It makes perfect sense to me that the first usage of the story would have been to explain how and why God called his people to be different from the people around them in not practicing human sacrifice.  But it has been a long time since that need for the story has existed, and the three Abrahamic traditions have understood this story in quite different ways and have even given the story different names.  Let me tell you about it.

In his book, “Talking About Genesis,” Bill Moyers writes, “For Christians, it has been the sacrifice of Isaac, prefiguring another Father’s sacrifice of another son, in whose death-that-was-not-death Christianity was founded.  For Jews, it is the ‘Akedah’ or the binding of Isaac, with the son’s response to his ordeal representing the people of Israel’s response to their ordeals.  Like the Jews, Isaac did not choose his fate but was chosen; nonetheless, his faith in and obedience to God, like his father Abraham’s remains steadfast.  Although the Qur’an never specifies, most Muslim commentaries say that it was actually Abraham’s other son, Ishmael, whom Abraham took to Moriah, and the willingness of both father and son to submit to Allah’s will is seen by Muslims as the highest, most admirable form of faith.  The word ‘Muslim’ is derived from the Arabic for “willingness to submit to Allah.”

And so while I tend to focus on the role of Abraham in the story, each of these faiths has primarily focused on the role of the one to be sacrificed rather than on him.  Christians have focused on Jesus Christ, the lamb of God who was willing for his life to be sacrificed for the sake of others; Jews have found in Isaac’s being bound and chosen for sacrifice a model to sustain them through the Holocaust and other persecutions they have endured throughout history.  Islam has found in Ishmael/Isaac the example of complete submission to God/Allah that will allow them to see giving their lives in sacrifice as the highest calling.

As with so many Bible stories, though, we can get so caught up in the story and the characters and trying to sort out their motivations that we completely miss the most important point.  The essential fact in this story is that God provides.  Abraham’s life has not been easy, but God has provided throughout.  God has provided a land, even if it is largely desert.  God has provided safety from enemies.  God has provided water and food and hope.  When it no longer even seemed possible, God has provided a child, the essential link to a future.  And regardless of which voices led Abraham to Mt. Moriah to sacrifice this child, at this most critical of moments God has acted to provide a lamb.  God has definitively and dramatically preempted the primary narrative of the day – that gods demand the sacrifice of firstborns.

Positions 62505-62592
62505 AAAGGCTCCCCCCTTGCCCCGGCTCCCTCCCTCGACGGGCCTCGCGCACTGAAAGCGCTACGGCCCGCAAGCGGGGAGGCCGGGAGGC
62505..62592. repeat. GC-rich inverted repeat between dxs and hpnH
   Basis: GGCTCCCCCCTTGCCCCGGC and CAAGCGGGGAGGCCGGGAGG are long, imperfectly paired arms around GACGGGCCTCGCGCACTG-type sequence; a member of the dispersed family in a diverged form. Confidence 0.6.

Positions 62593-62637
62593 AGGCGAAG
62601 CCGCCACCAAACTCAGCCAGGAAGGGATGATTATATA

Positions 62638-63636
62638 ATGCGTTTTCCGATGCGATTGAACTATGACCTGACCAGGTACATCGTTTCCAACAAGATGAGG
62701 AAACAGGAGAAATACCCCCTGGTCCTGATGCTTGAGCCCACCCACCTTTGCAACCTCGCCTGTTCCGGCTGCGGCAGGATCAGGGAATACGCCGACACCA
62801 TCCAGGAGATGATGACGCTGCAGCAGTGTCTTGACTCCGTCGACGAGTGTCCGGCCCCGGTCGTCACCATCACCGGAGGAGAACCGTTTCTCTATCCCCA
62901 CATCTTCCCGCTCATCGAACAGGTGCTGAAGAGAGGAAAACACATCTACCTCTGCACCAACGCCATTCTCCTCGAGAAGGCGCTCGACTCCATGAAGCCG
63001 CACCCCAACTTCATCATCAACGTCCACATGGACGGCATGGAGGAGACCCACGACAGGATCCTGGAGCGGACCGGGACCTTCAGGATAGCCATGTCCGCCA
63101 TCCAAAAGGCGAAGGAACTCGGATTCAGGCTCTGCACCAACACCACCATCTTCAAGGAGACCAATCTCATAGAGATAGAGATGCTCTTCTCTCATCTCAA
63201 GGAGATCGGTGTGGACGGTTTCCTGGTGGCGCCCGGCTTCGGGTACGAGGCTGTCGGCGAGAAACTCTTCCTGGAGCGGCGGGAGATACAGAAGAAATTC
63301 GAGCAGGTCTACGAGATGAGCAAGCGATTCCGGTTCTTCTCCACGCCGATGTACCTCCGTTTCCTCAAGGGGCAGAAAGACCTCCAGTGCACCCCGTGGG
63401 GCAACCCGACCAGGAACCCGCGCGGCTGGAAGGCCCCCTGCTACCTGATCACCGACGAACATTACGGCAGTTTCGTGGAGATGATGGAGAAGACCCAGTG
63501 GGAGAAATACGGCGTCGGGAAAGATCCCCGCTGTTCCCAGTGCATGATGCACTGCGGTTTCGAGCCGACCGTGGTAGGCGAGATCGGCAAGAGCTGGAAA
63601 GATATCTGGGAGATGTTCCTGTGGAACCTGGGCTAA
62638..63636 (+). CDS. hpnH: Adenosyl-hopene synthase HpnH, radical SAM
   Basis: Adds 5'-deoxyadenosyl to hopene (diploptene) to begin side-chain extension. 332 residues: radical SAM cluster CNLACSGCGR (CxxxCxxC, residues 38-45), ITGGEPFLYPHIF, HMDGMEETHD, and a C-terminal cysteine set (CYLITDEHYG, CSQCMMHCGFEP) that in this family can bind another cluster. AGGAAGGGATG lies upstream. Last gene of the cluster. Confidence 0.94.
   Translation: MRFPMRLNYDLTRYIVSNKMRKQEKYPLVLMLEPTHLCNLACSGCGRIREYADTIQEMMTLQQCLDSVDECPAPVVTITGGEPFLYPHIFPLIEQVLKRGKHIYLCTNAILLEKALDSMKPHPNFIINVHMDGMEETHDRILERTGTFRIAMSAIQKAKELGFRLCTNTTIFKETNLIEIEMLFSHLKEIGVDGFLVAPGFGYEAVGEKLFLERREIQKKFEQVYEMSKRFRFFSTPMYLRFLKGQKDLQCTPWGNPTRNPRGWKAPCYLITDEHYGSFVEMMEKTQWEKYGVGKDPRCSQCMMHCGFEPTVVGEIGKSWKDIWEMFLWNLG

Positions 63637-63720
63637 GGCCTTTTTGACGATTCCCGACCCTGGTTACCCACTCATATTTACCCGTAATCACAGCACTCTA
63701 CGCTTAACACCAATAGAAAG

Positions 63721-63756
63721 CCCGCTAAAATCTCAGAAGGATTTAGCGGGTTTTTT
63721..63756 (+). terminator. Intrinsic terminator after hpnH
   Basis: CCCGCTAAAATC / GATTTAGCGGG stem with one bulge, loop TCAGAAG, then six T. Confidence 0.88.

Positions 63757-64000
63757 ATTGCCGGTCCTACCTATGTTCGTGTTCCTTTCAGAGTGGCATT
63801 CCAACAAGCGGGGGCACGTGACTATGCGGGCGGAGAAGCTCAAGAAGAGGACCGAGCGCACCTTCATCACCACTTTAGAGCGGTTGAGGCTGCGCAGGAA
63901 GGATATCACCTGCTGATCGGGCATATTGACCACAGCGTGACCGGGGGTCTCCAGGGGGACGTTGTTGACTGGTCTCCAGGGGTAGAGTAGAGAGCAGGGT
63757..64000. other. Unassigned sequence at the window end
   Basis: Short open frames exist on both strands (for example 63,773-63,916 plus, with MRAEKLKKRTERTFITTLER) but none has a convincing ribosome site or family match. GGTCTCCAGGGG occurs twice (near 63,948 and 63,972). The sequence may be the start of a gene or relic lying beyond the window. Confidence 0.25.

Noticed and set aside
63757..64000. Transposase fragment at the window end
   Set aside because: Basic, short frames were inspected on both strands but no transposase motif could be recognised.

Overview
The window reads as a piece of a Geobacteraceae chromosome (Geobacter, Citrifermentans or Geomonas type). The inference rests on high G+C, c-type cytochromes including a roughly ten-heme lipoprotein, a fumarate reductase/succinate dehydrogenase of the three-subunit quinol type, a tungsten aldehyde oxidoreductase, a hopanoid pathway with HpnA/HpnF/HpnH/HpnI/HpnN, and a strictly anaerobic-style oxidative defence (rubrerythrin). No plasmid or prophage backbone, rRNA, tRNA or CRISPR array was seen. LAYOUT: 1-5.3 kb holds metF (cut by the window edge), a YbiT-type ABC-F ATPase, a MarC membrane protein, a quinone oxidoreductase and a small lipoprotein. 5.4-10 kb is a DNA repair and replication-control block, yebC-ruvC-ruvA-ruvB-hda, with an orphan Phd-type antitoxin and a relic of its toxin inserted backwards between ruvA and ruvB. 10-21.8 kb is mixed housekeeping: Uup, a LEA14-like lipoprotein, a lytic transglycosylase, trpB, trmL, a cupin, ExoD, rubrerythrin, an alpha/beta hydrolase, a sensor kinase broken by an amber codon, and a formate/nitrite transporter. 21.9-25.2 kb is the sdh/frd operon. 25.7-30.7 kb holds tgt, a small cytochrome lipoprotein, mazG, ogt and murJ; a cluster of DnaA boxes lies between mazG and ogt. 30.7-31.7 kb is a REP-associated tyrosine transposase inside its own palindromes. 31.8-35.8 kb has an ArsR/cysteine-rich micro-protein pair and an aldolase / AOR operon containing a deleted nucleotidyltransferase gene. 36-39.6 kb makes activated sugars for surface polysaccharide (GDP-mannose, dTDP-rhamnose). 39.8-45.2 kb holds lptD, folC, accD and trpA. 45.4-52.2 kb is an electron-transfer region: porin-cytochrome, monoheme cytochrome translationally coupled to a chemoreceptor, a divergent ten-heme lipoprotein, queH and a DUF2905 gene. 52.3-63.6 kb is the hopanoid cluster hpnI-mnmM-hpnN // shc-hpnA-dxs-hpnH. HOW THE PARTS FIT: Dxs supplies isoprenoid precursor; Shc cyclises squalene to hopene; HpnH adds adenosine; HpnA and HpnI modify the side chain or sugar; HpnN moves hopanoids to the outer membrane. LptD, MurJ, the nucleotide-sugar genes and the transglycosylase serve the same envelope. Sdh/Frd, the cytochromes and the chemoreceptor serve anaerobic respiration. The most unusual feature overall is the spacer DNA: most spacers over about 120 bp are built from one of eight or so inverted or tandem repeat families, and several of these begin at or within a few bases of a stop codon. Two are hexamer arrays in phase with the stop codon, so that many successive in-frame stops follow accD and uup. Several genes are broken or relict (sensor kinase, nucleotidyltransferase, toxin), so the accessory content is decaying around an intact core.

Walter Brueggemann writes, “To assert that God provides requires a faith as intense as does the conviction that God tests.  It affirms that God, only God and none other, is the source of life.  Abraham’s statement confesses that the lamb did not appear by accident, by nature, or by good fortune.  They mean, rather, that the same God who set the test in sovereignty is the one who resolved the test in graciousness.  In a world beset by humanism, scientism, and naturalism, the claim that God alone provides is as scandalous as the claim that he tests.” (Interpretation, Genesis, p. 191)